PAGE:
Front Row: Archive 2014



Magazine programme on the worlds of arts, literature, film, media and music.


  • Stewart Lee, Jonathan Creek, Versailles

    Stewart Lee, Jonathan Creek, Versailles

    25/02/2014 Duración: 28min

    With John Wilson. Critic Matt Wolf discusses the reasons that new musicals from both Andrew Lloyd Webber and Tim Rice will be closing early, on the same day. Comedian Stewart Lee returns to our screens this weekend with series 3 of the Bafta-winning Stewart Lee's Comedy Vehicle. This time satirist Chris Morris is taking Armando Ianucci's role as counsellor/interrogator, intercut with the cynical, meta stand-up that Lee is known for. He discusses the differences between the Stewart Lee we see onscreen and his real personality. Alan Davies returns to our screens in the first new series of Jonathan Creek for five years, the offbeat crime drama written by One Foot in the Grave's David Renwick. Davies reprises his central role as an inventor of magic tricks who also has a talent for solving mysteries. Critic Naomi Alderman gives her response to the show's return. Playwright Peter Gill discusses his World War I drama Versailles, about the treaty that would define the future of Europe, the Middle East and the re

  • The Book Thief Joseph Rykwert Isy Suttie Monologues for black actors

    The Book Thief; Joseph Rykwert; Isy Suttie; Monologues for black actors

    24/02/2014 Duración: 28min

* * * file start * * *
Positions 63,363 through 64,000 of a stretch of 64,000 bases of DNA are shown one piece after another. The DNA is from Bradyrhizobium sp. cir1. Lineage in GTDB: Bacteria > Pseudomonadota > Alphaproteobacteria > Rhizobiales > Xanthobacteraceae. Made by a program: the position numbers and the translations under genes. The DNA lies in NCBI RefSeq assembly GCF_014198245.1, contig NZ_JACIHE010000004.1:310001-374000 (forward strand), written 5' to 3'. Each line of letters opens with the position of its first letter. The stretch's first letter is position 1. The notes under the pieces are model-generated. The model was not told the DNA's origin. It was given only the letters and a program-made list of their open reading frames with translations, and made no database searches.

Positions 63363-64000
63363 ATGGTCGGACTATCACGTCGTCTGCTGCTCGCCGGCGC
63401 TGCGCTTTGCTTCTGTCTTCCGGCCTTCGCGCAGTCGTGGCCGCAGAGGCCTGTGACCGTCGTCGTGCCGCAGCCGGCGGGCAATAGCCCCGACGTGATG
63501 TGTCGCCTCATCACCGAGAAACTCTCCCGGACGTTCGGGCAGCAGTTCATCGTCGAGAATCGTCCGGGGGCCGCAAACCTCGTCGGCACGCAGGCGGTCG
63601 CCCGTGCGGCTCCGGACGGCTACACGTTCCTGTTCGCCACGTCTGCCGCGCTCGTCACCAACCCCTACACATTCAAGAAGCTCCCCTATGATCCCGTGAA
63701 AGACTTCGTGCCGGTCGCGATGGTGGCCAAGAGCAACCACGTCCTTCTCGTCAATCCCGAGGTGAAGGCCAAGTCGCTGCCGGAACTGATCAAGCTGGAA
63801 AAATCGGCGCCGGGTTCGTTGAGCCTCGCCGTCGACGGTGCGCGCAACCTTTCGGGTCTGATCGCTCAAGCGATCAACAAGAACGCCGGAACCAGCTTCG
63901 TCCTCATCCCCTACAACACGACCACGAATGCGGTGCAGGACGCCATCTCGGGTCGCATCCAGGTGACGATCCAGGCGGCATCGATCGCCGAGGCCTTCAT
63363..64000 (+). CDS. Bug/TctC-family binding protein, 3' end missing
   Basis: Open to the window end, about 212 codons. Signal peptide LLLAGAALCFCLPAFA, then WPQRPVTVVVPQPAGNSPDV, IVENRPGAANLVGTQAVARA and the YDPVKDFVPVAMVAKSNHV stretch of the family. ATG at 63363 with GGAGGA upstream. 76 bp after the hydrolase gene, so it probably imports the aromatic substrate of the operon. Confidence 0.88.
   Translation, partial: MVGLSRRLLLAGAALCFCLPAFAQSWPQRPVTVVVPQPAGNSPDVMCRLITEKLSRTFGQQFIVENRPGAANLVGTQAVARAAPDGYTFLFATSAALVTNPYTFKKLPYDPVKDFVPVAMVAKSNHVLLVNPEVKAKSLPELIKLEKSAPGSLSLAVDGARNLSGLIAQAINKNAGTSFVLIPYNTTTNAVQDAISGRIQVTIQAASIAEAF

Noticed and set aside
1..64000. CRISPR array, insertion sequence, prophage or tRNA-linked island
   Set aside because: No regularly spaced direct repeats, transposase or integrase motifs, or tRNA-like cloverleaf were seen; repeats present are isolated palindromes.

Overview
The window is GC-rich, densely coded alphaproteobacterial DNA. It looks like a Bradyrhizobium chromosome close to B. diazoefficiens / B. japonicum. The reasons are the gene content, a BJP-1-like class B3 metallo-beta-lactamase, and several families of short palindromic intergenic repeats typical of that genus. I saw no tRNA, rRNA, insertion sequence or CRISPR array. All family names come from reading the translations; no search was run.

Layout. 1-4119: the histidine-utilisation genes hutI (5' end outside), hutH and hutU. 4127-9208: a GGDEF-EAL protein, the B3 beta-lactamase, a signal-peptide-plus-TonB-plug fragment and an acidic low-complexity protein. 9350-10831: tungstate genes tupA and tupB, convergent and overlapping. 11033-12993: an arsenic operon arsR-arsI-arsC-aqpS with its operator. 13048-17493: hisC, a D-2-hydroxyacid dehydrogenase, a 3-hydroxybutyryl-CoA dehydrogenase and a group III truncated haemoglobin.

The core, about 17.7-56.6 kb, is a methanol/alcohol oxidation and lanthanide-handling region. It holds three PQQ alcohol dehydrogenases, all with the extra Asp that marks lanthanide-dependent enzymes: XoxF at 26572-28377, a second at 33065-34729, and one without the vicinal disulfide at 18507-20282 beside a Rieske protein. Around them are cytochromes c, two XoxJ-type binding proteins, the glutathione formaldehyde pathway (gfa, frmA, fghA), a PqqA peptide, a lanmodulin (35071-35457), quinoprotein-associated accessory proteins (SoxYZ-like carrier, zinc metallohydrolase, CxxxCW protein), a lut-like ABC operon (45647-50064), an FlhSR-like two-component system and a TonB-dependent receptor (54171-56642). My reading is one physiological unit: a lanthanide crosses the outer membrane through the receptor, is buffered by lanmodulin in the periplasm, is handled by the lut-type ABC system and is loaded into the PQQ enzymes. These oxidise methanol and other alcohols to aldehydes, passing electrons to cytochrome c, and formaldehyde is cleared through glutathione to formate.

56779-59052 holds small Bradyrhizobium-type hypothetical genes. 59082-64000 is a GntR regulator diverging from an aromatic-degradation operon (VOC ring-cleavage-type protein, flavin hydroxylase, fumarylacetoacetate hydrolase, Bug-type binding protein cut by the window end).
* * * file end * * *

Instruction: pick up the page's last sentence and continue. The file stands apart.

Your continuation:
With John Wilson. Based on the bestselling novel by Markus Zusak, the film of The Book Thief - starring Geoffrey Rush and Emily Watson - tells the story of a spirited young girl Liesel in World War II Germany. Liesel finds solace from the war by stealing books and sharing them with others. Novelist Meg Rosoff reviews. Professor Joseph Rykwert is one of the few critics to win the prestigious Royal Gold Medal for architecture for a body of work that includes the ground-breaking book The Idea Of a Town. Written in 1963, it warned of the problems of traffic congestion in cities and the rise of the high-rise building. He tells John if anything has improved over the last 50 years. The comedian and actress Isy Suttie, from the TV series Peep Show, discusses her new stage role in a 'musical fable' The A-Z of Mrs P, about Phyllis Pearsall, the woman who set out to map an entire city in 1936, resulting in the classic A-Z map of London. Two books of monologues for black actors have been published to provide young pe

  • Emily Mortimer and Dolly Wells Stalingrad David Grossman

    Emily Mortimer and Dolly Wells; Stalingrad; David Grossman

    21/02/2014 Duración: 28min

    With Tom Sutcliffe Actresses Emily Mortimer and Dolly Wells have created a sitcom, Doll & Em, about a Hollywood star who hires her best friend as her personal assistant. They talk to Mark Lawson about playing exaggerated versions of themselves and how their own close friendship inspired the series. The 1942 battle of Stalingrad was one of the bloodiest in the history of warfare. Stalingrad 3D is the first Russian film made completely with 3D IMAX technology and is Russia's highest grossing film to date. Film historian Ian Christie reviews. Award winning writer David Grossman talks about Falling Out of Time. Combining drama, prose and poetry, the book tells the story of bereaved parents setting out to reach their lost children. David Grossman, whose own son died in 2006, discusses the art of writing about loss and grief. Producer: Timothy Prosser.

  • Nymphomaniac Joanne M Harris Robert Cohan

    Nymphomaniac; Joanne M Harris; Robert Cohan

    20/02/2014 Duración: 28min